Dominica court to hear constitutional challenge of anti-gay laws
ROSEAU, Dominica, Sept 28, CMC – The Minority Rights Dominica (MiRiDom) and the HIV Legal Network say they remain hopeful that the High Court here will follow Antigua and Barbuda and St. kits-Nevis of Justice in repealing laws that criminalize LGBT people in the Caribbean.
The High Court will on Wednesday begin hearing a constitutional challenge from a gay man who is seeking to have two sections of the Sexual Offences Act (SOA) that criminalize consensual same-sex activities ruled unconstitutional.
The case to end the criminalisation of LGBT people in Dominica is supported by MiRiDom and the HIV Legal Network, working alongside the claimant whom they say “cannot be named because of risk to his safety.
The groups argue that under sections 14 and 16 of the SOA, sexual activity between consenting partners of the same sex is prohibited, offences that were first enacted in 1873, when Dominica was under British colonial rule.
“The case being heard today was launched by a man who has faced discrimination, hostility, and horrific violence in Dominica because he is gay,” they said in a statement, adding that Dominica’s 1978 Constitution guarantees the rights to privacy, protection from discrimination, liberty, security of the person, freedom from inhuman or degrading punishment, freedom of expression, and freedom of assembly and association.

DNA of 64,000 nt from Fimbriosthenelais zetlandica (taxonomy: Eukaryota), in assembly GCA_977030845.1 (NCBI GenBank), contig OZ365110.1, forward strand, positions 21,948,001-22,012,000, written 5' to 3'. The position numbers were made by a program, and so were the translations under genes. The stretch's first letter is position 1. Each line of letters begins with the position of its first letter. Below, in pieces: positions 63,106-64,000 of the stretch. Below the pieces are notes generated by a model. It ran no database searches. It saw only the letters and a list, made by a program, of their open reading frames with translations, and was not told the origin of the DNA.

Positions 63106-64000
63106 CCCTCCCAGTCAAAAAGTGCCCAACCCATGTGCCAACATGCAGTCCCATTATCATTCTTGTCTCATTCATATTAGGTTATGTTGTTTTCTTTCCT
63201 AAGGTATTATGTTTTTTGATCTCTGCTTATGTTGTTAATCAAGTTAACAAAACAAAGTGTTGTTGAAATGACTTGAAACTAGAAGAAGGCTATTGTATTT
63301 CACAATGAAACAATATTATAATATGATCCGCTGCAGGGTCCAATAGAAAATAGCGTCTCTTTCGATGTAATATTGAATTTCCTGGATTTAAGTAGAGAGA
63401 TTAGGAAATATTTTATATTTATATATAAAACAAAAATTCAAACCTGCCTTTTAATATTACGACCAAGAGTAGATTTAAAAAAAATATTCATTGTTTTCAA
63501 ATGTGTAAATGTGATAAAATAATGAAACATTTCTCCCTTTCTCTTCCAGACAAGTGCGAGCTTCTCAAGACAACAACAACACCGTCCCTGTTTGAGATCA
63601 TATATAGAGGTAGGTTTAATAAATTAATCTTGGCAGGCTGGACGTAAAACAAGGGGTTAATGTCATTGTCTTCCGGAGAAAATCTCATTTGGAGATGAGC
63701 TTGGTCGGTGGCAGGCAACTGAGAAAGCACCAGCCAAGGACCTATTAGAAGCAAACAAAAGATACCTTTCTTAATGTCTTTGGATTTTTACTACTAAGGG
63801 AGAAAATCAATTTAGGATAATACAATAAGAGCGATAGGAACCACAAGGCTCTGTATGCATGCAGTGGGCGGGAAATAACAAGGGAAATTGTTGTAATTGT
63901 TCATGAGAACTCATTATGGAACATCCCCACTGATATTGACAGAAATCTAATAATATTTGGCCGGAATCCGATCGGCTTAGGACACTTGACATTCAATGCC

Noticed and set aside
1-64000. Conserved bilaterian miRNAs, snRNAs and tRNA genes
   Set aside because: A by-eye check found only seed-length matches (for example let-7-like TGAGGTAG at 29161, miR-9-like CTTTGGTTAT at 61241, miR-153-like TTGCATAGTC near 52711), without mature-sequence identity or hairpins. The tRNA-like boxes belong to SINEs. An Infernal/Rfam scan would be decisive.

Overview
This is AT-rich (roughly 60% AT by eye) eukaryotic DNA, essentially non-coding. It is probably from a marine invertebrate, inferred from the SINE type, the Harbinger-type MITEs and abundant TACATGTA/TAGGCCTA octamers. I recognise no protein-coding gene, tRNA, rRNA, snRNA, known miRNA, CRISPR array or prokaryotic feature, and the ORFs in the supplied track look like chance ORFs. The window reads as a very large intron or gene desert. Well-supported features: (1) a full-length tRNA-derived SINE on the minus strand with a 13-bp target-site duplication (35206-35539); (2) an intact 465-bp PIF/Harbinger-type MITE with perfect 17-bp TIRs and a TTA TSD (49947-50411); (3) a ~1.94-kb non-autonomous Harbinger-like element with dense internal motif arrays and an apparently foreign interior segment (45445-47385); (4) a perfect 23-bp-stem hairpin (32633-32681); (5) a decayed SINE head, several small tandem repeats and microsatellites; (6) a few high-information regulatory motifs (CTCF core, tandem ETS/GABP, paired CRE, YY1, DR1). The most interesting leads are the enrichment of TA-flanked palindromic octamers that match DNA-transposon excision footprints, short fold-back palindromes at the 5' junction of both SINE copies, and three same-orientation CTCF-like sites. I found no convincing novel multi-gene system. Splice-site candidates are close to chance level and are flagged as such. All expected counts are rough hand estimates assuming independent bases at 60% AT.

The statement quoted the claimant as saying that he has “endured discrimination, threats, harassment, and violence because of my sexual orientation.
“The perpetrators of such acts find a sense of comfort and safety in the laws that criminalize buggery and gross indecency. These laws are not only discriminatory themselves, but they incite and encourage hateful and violent conduct towards LGBT individuals. The laws also condone police inaction and discrimination and are harmful to public health by worsening the HIV epidemic.” These laws must be repealed.”
The MiRiDom) and the HIV Legal Network say the continued criminalisation of consensual sex by LGBT people through sections 14 and 16 of the SOA, and the broader abuses against LGBT Dominicans to which such criminalisation contributes, has damaged too many lives.
“These are the lives not only of LGBT Dominicans but also of their family members and friends who have lost loved ones to homophobic violence, or when those facing persecution have been forced to seek asylum elsewhere.
“In the words of the claimant who brought forward this challenge, “I hope to make a change that will allow the generations after me to live a better life as a gay person than what I have experienced.” We hope the court will see fit to make this critical change in support of human rights for all,” the groups said.
Earlier this month, the Inter-American Commission on Human Rights (IACHR) in welcoming the ruling of the High Court in St. Kitts-Nevis that found that the sections of the colonial-era Offences Against the Person Act violate the country’s Constitution. noted the transformative impact of judicial decision-making in the Caribbean, which has allowed for increased protection of the human rights of LGBTI persons in that region, which is in line with Inter-American standards.
“The Commission celebrates the work of civil society and human rights activists in the Caribbean who are challenging laws and policies that discriminate on the basis of sexual orientation and gender identity. Their efforts have enabled the creation of legislation, judgements, and policies that respect the human rights of LGBTI persons.”
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